The beginner strikes out and doesn’t see the dangers ahead. The novice driven by passionate curiosity doesn’t see the complexity of the task of mastery. It is just seen as an exciting adventure.
But as they dive into the the complex ecosystem of subjects, technologies and thought bubbles that sat in and around the core, doubts emerge and questions are raised. The content marketer has the same challenges.
Should I be creating live stream videos, become proficient at the new platforms or master marketing automation. Should I start a podcast? A webinar?
This is the point that many people stop. They have so many choices that they freeze. Hesitate.
Work out what to focus on.
The one skill
There is one skill that all content marketers need to learn. The art of writing.
Good writing skills underlines and supports video and even audio. The headline, script and description are just a few. Crafted words and considered communication are important in changing minds and moving hearts.
But If any sort of writing talents were bypassed at birth then you may need to hire them. That maybe an ex-journalist, trained writers or start asking guest authors to contribute.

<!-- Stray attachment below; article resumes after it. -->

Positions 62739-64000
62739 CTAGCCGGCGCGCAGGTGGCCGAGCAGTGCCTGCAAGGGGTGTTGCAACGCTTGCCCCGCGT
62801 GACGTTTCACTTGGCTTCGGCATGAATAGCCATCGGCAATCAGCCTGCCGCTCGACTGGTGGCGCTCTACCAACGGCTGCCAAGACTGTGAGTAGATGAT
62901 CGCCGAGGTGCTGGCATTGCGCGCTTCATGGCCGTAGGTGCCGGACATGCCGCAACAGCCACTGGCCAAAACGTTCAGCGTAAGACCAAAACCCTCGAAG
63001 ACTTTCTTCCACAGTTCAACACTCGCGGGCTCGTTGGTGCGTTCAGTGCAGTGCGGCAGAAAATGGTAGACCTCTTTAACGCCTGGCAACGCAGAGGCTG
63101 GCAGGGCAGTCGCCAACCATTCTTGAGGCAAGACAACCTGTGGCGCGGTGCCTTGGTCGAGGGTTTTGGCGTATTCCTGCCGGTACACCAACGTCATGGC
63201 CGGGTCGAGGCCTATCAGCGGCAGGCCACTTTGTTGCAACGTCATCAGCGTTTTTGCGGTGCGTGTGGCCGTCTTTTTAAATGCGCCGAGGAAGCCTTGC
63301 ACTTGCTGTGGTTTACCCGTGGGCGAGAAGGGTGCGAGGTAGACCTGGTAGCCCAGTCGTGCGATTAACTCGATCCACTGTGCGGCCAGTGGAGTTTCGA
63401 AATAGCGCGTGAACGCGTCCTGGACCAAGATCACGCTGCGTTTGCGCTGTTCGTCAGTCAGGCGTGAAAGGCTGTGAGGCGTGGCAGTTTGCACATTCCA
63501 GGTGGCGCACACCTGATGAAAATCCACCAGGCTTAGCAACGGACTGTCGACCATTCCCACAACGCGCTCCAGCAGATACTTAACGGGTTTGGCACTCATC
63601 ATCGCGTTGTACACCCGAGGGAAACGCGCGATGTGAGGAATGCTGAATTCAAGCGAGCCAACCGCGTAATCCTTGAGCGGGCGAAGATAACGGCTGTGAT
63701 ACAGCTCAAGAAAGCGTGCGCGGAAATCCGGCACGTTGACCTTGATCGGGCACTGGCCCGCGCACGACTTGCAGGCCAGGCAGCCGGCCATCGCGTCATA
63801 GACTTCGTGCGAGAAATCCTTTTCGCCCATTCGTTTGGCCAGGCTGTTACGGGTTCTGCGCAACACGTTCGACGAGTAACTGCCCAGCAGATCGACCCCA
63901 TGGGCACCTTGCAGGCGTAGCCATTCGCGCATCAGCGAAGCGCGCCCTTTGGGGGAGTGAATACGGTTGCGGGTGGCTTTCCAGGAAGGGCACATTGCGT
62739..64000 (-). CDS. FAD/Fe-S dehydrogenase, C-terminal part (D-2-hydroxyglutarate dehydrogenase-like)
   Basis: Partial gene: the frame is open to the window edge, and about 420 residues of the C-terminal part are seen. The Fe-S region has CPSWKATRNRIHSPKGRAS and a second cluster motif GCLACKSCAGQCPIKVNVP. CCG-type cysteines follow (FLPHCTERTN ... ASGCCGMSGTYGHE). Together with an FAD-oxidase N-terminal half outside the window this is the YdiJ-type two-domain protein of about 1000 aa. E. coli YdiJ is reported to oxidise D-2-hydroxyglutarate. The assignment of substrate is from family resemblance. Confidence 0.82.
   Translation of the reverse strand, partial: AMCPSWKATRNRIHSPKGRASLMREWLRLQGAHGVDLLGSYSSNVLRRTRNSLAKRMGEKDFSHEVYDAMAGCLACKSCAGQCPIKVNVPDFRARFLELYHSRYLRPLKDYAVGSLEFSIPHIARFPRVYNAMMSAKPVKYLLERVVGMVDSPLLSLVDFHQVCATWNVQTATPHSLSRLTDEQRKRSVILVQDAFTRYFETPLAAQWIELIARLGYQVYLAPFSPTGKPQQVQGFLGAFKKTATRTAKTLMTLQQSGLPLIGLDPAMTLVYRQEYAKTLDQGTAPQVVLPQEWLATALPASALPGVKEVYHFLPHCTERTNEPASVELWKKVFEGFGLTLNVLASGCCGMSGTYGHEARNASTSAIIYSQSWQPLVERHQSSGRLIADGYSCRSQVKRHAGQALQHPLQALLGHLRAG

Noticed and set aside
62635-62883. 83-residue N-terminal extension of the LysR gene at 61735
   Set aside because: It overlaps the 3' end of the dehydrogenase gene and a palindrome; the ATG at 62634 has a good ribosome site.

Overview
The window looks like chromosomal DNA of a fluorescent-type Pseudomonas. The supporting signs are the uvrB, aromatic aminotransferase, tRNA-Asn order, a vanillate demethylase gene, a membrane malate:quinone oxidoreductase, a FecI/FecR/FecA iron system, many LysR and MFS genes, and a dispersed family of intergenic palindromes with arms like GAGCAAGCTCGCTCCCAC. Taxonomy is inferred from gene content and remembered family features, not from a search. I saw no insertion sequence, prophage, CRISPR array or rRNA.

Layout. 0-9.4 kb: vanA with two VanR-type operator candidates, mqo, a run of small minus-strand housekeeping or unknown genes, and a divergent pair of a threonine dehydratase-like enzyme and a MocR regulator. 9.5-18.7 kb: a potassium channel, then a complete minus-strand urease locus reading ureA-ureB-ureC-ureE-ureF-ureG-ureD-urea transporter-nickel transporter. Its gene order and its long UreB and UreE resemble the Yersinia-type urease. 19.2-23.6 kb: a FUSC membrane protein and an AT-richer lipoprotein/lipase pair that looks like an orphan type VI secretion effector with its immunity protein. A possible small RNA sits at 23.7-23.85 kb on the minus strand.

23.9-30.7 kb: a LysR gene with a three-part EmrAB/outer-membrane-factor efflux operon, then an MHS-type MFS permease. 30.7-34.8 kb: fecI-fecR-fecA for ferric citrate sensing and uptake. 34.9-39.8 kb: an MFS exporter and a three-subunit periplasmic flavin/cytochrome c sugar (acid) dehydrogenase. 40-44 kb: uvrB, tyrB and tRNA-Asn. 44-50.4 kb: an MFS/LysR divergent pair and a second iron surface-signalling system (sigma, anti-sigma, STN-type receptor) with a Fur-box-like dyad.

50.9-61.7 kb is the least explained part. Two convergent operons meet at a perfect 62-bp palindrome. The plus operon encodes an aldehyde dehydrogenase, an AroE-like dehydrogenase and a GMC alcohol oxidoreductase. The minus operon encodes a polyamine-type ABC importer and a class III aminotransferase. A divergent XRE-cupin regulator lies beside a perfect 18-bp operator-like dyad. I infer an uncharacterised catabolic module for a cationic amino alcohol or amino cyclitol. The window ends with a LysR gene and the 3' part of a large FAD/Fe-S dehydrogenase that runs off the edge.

The hidden benefit of writing
Now content marketing can often be seen as just a customer acquisition tool and also for positioning you as a thought leader and influencer in your industry. But that is only part of the reason you should be creating content and writing.
Content creation can sometimes feel like a waste of time that distracts you from billing clients and making money. But writing every day about your industry and your core topics will take you to a new level of insight, learning and clarity.
The discipline and craft of wrangling words will change and transform your life if you commit to it.
So what is important?
Writing well requires many elements. So what is important? Well I can state the obvious and mention grammar and spelling.
When I first started out the writing police turned up in the comments and on Facebook. My amateur proficiency at grammar and spelling were called out. But don’t let that stop you. You are doing something many people don’t do. Executing and doing. Many people stop at a good idea.
But beyond those two fundamentals there are some insights that stand out for me. And when I started out I hardly gave them a passing thought.
Here are some aspects of writing for the social web that need to included in your content marketing toolbox.
The goal of the headline is to get you to read the first line. That is the start of your introduction.
Then the goal is to get them to read the rest. Draw them in. How do you do that?
Here are 3 quick and dirty tips to get you thinking about how to craft your introductions.
Open with a question
Use Storytelling is another way to start a blog post or an article. Stories have been with us since the dawn of time.s
Provide a quote
Ever seen a wall of dense text with long paragraphs and close spacing? Does it make you want to click away?